The school of global citizens and entrepreneurs

The school of global citizens and entrepreneurs

Over the past 12 months, St Philip’s Christian College (SPCC) in the NSW Hunter Region city of Cessnock has launched a program that is instilling an entrepreneurial spirit into young people that will burn bright well beyond the school gates.

The ‘Young Entrepreneurs Scheme (YES Pathway)’ – launched in 2021 in collaboration with our tertiary partner Alphacrucis College – combines online and face-to-face learning as well as industry placement. Students who finish the course achieve an ungraded ATAR up to 75 and a wide range of VET qualifications that could land them valuable work in a competitive jobs market.

Other programs, such as ‘Business in a Box’ and ‘Think Tank’ also encourage entrepreneurship among junior and middle school students, respectively, with SPCC Cessnock often inviting local businesses to offer constructive feedback at these events.

Right place, right time

Principal Graeme Irwin said SPCC doesn’t believe in innovating for the sake of innovation, but instead tries to make “actionable decisions” where it comes to the question of how the school can be more empathetic and thoughtful about what it does.

“The Hunter Valley is woven with a strong entrepreneurial thread and puts considerable importance on real world experiences and challenging young people to really understand what it is to be a global citizen,” Irwin told The Educator.

“We are surrounded by a plethora of incredible self-made, family-owned businesses. Therefore, we have been intentional about integrating programs that ignite student’s curiosity and participation, in order to foster an inquiry-driven, collaborative and synthesised understanding of the world, as a result of connecting provided real-world experiences.”

Irwin said the school accomplishes this through initiatives such as the YES Pathway, which integrates the HSC, Certificate III in Business/Diploma of Business and Industry Placement while students explore, engage and empower entrepreneurial knowledge and practical skills.

“The YES Pathway runs a flexible HSC timetable for 3.5 days each week engaging a blended learning timetable of lectures, tutorials and independent learning. A full day of industry placement will also be allocated per week,” Irwin explained.

“Students will be assigned independent learning time to utilise our Learning Management System, and other resources where they will link research with real case studies [fostering real world experiences].”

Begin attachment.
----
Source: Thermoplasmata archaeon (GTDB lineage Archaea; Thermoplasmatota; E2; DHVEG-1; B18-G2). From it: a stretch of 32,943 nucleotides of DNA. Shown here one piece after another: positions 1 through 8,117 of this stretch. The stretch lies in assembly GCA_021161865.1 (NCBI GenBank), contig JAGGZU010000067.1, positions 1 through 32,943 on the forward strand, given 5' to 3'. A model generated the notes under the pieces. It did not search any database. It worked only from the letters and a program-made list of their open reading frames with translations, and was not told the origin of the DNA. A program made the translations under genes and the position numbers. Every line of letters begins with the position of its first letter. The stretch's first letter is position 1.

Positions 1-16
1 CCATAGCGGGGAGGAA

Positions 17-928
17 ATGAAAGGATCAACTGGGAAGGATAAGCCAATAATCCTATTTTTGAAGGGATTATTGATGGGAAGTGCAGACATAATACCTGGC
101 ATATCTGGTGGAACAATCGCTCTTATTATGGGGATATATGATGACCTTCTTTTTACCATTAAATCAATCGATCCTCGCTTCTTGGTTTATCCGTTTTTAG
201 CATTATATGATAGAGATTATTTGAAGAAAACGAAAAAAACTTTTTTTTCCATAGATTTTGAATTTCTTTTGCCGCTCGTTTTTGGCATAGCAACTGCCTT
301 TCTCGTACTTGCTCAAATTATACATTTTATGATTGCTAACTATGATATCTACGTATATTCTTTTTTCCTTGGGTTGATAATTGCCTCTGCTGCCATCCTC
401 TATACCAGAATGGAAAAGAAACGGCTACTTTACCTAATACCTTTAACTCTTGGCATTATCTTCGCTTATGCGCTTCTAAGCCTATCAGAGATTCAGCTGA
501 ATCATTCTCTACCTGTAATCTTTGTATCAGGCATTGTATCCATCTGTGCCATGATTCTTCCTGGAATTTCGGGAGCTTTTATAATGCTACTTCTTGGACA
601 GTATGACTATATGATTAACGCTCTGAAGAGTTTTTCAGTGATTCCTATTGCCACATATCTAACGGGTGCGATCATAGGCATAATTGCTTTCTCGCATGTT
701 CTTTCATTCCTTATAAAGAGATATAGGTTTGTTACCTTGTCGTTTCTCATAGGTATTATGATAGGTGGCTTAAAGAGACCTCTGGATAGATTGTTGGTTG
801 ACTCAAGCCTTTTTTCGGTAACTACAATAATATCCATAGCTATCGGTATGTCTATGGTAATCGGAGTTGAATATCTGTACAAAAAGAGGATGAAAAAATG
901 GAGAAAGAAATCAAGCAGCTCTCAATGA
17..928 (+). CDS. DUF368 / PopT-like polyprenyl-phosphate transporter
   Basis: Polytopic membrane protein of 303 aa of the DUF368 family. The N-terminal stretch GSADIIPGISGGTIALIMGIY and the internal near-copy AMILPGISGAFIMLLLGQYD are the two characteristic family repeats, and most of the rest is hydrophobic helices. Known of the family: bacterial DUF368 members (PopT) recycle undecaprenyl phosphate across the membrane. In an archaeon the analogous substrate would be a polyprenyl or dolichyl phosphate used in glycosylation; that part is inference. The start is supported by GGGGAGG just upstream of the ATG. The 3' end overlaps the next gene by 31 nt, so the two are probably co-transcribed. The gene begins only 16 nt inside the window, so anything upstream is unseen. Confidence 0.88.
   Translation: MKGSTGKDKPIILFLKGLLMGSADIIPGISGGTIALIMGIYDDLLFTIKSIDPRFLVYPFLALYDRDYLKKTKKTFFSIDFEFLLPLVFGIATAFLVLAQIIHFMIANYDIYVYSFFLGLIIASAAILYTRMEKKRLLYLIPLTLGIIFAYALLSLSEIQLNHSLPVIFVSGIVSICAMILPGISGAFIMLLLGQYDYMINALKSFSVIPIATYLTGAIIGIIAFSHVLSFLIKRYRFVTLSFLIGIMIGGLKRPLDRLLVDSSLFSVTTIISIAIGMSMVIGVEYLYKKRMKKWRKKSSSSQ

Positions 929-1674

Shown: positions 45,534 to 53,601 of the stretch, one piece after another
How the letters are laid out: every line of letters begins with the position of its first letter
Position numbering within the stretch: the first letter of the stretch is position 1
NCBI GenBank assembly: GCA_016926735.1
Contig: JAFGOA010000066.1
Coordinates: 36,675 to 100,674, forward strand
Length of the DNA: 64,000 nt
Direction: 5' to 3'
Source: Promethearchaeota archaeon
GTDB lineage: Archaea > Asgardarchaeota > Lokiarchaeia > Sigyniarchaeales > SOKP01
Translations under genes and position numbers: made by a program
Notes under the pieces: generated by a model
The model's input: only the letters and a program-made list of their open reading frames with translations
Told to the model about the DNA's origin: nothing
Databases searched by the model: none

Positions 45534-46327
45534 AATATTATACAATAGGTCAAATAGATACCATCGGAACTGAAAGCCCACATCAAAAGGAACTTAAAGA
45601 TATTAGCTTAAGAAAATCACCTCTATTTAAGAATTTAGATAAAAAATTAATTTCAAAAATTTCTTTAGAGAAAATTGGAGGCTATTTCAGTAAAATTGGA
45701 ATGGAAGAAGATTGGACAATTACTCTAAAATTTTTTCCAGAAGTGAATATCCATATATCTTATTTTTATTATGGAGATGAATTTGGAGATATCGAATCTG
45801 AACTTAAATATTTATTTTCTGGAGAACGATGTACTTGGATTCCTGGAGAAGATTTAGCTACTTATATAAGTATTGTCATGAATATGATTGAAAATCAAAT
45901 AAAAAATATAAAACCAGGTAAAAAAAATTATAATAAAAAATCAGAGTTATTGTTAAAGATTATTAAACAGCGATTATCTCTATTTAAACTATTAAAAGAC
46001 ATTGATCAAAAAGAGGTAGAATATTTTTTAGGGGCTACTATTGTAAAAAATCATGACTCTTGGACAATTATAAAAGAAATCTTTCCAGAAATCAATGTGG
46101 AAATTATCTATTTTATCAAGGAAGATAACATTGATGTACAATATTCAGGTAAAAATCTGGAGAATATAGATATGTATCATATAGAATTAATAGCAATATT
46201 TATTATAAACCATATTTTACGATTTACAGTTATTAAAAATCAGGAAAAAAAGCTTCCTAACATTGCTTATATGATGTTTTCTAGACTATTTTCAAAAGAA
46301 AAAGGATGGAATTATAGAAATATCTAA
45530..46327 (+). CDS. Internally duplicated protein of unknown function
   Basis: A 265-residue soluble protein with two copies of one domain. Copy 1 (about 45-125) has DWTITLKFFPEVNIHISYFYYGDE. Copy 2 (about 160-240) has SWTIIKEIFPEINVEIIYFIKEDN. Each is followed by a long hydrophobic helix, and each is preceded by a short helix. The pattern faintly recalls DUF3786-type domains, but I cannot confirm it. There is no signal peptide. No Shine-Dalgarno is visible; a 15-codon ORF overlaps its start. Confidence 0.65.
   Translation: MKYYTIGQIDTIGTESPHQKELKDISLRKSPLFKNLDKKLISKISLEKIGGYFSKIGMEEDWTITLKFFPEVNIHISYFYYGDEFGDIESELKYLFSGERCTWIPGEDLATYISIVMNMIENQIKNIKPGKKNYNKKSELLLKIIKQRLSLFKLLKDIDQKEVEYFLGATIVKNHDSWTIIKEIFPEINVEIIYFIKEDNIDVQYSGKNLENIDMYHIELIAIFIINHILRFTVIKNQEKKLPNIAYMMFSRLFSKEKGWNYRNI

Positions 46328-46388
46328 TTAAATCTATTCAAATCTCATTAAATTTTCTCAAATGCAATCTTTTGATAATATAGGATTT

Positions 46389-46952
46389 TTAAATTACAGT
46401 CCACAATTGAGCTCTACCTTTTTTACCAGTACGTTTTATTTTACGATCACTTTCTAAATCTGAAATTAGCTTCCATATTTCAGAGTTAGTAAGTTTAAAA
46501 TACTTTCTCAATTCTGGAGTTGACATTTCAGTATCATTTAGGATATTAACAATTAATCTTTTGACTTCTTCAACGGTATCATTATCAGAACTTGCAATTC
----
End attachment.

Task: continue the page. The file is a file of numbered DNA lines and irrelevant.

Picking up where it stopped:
‘Amazing spaces for amazing students’

Irwin said SPCC is also a big believer in developing buildings “that inspire excellence and go beyond that of just brick and mortar”.

“We have been recognised as change agents in the space of shared, collaborative community facilities; as seen through the launch of our Activate Centre, international-grade sporting facilities, and brand-new Senior School Building,” he said.

“Not only are these spaces enjoyed by students, but also by the community, through events like Park Run and local rugby tournaments. The Wallabies, Western Force and Brisbane Roar take advantage of our world-class sporting facilities for their training.”

Irwin said that for students to see these spaces utilised by world-class athletes – the very same spaces that they have access to – lets them know that they are capable of the same successes in life, and creates a real-world, up-close, tangible experience.

“This tangible experience, makes dreams seem more plausible and attainable, creating an inherent understanding within students that they can accomplish great things,” he said.

“Our latest building, our Senior School Building is one that we are incredibly proud of.”

Irwin said the space itself mirrors a similar aesthetic to that of a university building – an intentional design aimed at helping young people realise they have agency in this environment, as well as a responsibility to see themselves succeed.

“The space is open plan and encourages students to step away from working in silos, and instead participate in advantageous collaboration that cultivates ‘iron sharpening iron’,” he said.

“We think our students are amazing, so we want to create amazing spaces for them.”

An exciting year ahead

Irwin said SPCC will continue to push forward in partnering local business with the educational enterprise in the new year.

“This includes building on our mutually beneficial relationships, working with key stakeholders to allow for our students to have a more ‘whole of life’ understanding, and evoking a love of life-long learning,” he said.

“As a College that is rapidly growing, we will continue to build facilities and programs that reflect he best educational practice for our students.”

Irwin said the College is focused on creating “flexible, innovative spaces that serve best practice and flexibility — rather than dictating to.”

“This looks like working collaboratively with architects to develop a campus masterplan creating aesthetically pleasing spaces that see amazing pedagogy take place.”